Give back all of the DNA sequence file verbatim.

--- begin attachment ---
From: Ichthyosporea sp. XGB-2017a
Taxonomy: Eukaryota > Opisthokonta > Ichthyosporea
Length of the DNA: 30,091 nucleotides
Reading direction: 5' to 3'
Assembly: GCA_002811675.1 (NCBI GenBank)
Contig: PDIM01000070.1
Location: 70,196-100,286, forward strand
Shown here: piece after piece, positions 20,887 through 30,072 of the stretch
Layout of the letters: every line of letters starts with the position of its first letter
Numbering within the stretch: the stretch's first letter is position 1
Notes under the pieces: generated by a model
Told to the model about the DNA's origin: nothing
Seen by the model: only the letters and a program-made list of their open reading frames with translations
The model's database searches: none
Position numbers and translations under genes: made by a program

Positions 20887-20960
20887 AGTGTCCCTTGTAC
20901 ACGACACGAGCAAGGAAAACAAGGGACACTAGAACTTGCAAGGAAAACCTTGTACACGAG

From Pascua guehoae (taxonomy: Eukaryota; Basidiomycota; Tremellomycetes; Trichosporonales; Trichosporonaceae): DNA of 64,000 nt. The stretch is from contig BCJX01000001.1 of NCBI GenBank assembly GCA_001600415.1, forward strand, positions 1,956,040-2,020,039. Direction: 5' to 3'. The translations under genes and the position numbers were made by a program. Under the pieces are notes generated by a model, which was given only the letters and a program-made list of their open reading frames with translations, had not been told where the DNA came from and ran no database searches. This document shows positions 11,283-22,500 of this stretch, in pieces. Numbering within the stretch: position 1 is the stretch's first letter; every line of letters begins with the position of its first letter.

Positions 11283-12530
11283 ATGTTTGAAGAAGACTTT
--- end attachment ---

From: Ichthyosporea sp. XGB-2017a
Taxonomy: Eukaryota > Opisthokonta > Ichthyosporea
Length of the DNA: 30,091 nucleotides
Reading direction: 5' to 3'
Assembly: GCA_002811675.1 (NCBI GenBank)
Contig: PDIM01000070.1
Location: 70,196-100,286, forward strand
Shown here: piece after piece, positions 20,887 through 30,072 of the stretch
Layout of the letters: every line of letters starts with the position of its first letter
Numbering within the stretch: the stretch's first letter is position 1
Notes under the pieces: generated by a model
Told to the model about the DNA's origin: nothing
Seen by the model: only the letters and a program-made list of their open reading frames with translations
The model's database searches: none
Position numbers and translations under genes: made by a program

Positions 20887-20960
20887 AGTGTCCCTTGTAC
20901 ACGACACGAGCAAGGAAAACAAGGGACACTAGAACTTGCAAGGAAAACCTTGTACACGAG

From Pascua guehoae (taxonomy: Eukaryota; Basidiomycota; Tremellomycetes; Trichosporonales; Trichosporonaceae): DNA of 64,000 nt. The stretch is from contig BCJX01000001.1 of NCBI GenBank assembly GCA_001600415.1, forward strand, positions 1,956,040-2,020,039. Direction: 5' to 3'. The translations under genes and the position numbers were made by a program. Under the pieces are notes generated by a model, which was given only the letters and a program-made list of their open reading frames with translations, had not been told where the DNA came from and ran no database searches. This document shows positions 11,283-22,500 of this stretch, in pieces. Numbering within the stretch: position 1 is the stretch's first letter; every line of letters begins with the position of its first letter.

Positions 11283-12530
11283 ATGTTTGAAGAAGACTTT